My right hon. Friend the Secretary of State is championing the merits of free ports across the Government, in conjunction with Treasury Ministers, including the Exchequer Secretary, who is the constituency neighbour of my right hon. Friend the Member for Scarborough and Whitby (Mr Goodwill).
On 12 December, a blue wave swept up the Yorkshire coast from the mouth of the Humber to the mouth of the Tees as coastal communities, some for the first time, put their trust in the Conservatives to deliver on their priorities. Does the Minister agree that the former SSI British Steel site on the south bank of the Tees would be an ideal site not only as a deep water terminal for the export of polyhalite fertiliser, but as Britain’s first free port?
My right hon. Friend is right. That blue wave was also a cleansing wave that is allowing new thinking. My right hon. Friend the Secretary of State announced our free port policy in Teesport in August. We recognise that more free ports, not least in the Teesport area, can create jobs, rejuvenate communities and boost local economies. We will continue the job creation miracle that has gone on under this Government and, with my right hon. Friend’s help, free ports will be an important part of that.
Could we rise above party politics on this? [Laughter.] Mr Speaker, they don’t blame me, do they? I understand that free ports are fashionable at the moment. If the Minister can persuade me that there will be no disadvantage to businesses in Huddersfield and Yorkshire—I have a long history of co-chairing the Yorkshire group of MPs—we could be persuaded that free ports are a good thing. Will he give us a bit more detail?
A day when the hon. Gentleman rises above party politics is one when we know a significant shift has occurred in the body politic, but I will try to take the question in the spirit in which it was intended. We are consulting and engaging widely, including with devolved areas of the country, to ensure we come up with exactly the right package to be able to assure even the most sceptical, albeit now non-party political people like the hon. Member, that free ports really can galvanise further job development and prosperity.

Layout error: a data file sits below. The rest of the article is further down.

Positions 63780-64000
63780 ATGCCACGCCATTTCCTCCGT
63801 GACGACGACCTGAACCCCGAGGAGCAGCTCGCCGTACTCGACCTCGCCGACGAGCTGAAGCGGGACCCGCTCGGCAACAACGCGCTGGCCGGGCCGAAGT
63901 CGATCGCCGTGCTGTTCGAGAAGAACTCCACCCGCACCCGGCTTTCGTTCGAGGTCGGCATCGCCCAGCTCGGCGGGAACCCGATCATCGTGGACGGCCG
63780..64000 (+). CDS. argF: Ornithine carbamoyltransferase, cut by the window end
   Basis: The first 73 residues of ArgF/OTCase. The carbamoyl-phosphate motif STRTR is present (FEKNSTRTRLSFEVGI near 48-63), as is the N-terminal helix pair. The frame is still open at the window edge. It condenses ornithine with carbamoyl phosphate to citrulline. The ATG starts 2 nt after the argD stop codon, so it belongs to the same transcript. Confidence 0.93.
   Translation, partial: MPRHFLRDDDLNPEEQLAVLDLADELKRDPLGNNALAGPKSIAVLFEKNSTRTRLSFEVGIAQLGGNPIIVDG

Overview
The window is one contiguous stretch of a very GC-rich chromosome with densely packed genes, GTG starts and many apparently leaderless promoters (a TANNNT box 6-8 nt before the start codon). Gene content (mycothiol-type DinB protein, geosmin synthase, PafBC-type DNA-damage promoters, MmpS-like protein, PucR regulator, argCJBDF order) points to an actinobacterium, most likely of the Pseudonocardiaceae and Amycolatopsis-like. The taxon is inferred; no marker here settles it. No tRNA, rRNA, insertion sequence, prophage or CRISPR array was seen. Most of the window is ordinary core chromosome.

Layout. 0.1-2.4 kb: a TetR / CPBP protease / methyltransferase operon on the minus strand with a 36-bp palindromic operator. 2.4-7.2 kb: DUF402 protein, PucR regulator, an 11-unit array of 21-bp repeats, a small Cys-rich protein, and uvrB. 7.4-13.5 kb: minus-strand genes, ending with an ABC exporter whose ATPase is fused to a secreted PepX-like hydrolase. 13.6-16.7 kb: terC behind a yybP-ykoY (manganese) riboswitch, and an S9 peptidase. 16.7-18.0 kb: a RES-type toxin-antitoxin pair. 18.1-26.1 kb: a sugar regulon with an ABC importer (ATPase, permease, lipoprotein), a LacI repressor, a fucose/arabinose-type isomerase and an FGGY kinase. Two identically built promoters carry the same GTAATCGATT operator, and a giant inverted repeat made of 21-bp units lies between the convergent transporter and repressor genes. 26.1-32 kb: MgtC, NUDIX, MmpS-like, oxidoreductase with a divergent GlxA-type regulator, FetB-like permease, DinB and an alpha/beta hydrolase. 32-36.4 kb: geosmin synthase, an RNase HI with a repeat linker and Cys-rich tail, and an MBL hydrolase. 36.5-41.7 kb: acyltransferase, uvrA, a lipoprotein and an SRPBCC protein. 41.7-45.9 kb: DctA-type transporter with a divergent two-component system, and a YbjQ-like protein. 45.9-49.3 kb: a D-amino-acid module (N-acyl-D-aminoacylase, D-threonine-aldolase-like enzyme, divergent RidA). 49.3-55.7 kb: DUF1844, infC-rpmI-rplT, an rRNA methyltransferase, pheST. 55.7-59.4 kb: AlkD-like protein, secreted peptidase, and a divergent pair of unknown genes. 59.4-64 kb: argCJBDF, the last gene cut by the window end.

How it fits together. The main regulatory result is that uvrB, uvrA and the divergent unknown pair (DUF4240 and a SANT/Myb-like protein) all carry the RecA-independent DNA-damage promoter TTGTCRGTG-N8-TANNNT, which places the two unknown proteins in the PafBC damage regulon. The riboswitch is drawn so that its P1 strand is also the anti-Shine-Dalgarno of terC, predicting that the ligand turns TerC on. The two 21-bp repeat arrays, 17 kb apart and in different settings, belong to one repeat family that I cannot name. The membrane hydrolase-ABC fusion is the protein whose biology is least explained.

It is important that this policy does not lead to market distortions and displacement of activity around ports. Does my hon. Friend agree that the key to making this a success is to build on the unique competencies and excellence of individual ports, such as the port of Milford Haven in my constituency, with its unique energy expertise?
My right hon. Friend is absolutely right. It is about tailoring the policy to the particular, ensuring we have something that does not lead to distortion but does lead to additional inward investment. We have gained more foreign direct investment in this country than any other European nation. That is one of the fundamental reasons why we have more people in work as a percentage of the population than the US, Germany or France, and why we have the lowest youth unemployment in our history. I am determined that the free port policy will be well-tailored to the individual circumstances of each area, while ensuring there is no distortion.
As the Minister will know, free ports existed in this country until 2012, when they were abandoned under the coalition Government due to a lack of evidence for their economic benefits. Will the Minister guarantee that if new free ports are introduced, jobs and investment will not simply be displaced from elsewhere in the country, labour rights and standards will not be undermined, and the UK will still be able to meet the level playing field standards that may arise from any future trade deal with the EU?
It may come as news to Labour, or at least its Front Benchers, that we will not be a member of the customs union as we were in 2012. Leaving the EU provides the opportunity to do things differently. We are taking a new cross-Government approach to developing ambitious free ports to ensure that towns and cities across the UK can begin to benefit from the trade opportunities that Brexit brings. It is about time that Labour Front Benchers started to recognise the upside to Brexit instead of always talking this country down.